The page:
The Theory of Access Pricing: An Overview for Infrastructure Regulators
35 Pages Posted: 20 Apr 2016
Date Written: March 1998
Failure to properly design access rules is a key reason the potential gains from restructuring essential network facilities are not maximized or shared fairly between facility users and owners. This survey provides policymakers and regulators with an overview of relevant theory on access pricing, to solidly ground the practical debate.
An important component of policies to promote effective competition among all segments of network industries (such as electricity, telecommunications, or railways) is a regulatory environment guaranteeing that competitors have access to the services of potential bottleneck facilities too costly to duplicate. Rules covering fair access to these facilities-including fair access prices-generally improve economic efficiency by easing competition in markets both upstream and downstream from the bottleneck.
Appropriate access pricing rules are especially needed when a dominant firm controls the supply of one or more inputs-for example, gas transportation, electricity transmission, local telecommunications access, or railway track-vital for its competitors.
Access pricing is part of the antitrust concern central to the so-called essential facilities doctrine covered by U.S. legislation. It is also related broadly to such competition policy issues as quantity discounts, cross-subsidies, tie-ins, refusals to deal or unbundle, exclusive dealing, and predatory pricing.
Access pricing is one of the most important and controversial questions in regulating infrastructure services. This complexity stems partly from the practical fact that access rules can be discussed only with reference to the rest of the regulatory environment, since regulators have many goals and constraints.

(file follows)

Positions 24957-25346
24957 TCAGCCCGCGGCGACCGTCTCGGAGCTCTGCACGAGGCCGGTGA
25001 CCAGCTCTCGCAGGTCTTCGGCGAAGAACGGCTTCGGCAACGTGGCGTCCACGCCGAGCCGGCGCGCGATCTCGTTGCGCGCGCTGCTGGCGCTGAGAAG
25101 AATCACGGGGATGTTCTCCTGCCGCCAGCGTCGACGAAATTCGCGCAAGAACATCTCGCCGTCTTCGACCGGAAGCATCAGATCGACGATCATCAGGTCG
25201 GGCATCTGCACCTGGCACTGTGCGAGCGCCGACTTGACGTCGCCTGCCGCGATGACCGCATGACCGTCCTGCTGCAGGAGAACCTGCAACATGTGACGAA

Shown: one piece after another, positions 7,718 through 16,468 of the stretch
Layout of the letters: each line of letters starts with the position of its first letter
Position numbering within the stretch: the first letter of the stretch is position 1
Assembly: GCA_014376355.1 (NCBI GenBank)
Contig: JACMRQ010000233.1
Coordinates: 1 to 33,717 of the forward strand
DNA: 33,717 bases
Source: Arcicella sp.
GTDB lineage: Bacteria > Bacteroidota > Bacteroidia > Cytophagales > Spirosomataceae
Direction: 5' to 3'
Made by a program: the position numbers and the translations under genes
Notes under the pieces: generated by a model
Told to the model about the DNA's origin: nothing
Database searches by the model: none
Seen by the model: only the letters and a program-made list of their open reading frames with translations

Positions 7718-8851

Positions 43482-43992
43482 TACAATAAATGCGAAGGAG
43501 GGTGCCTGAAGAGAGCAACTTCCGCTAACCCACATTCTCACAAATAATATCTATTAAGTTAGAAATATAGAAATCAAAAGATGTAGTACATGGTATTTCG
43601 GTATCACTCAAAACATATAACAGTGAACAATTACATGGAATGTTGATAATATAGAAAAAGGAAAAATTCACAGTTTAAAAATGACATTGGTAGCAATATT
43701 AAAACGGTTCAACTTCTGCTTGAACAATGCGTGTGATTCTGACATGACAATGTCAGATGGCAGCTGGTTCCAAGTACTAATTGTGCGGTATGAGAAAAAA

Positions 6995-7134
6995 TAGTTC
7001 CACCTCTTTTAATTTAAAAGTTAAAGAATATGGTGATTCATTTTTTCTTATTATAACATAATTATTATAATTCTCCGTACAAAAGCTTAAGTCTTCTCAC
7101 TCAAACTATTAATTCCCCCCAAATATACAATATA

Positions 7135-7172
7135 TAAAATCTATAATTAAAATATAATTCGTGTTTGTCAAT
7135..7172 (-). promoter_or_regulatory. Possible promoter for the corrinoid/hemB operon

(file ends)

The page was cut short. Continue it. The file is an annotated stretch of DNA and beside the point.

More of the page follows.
In their survey of access pricing, Valletti and Estache try to make it clear that access rules should not be assigned too many expectations. There are a few things access prices already do, however, and should continue doing until an all-encompassing solution comes along.
Their survey covers access rules for both vertically unbundled and vertically integrated industries. It addresses the question: what happens if access is left unregulated? And it discusses the main challenges to implementation: calculating and allocating costs, finding a usage-based solution to the access pricing problem (the global price cap), and monitoring anticompetitive behavior (partial caps or adjusted global caps).
This paper - a product of the Governance, Regulation, and Finance Division, World Bank Institute - is part of a larger effort in the institute to disseminate best practice and best theory in the regulation of infrastructure. The authors may be contacted at email@example.com or firstname.lastname@example.org.
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By Jorge Rebelo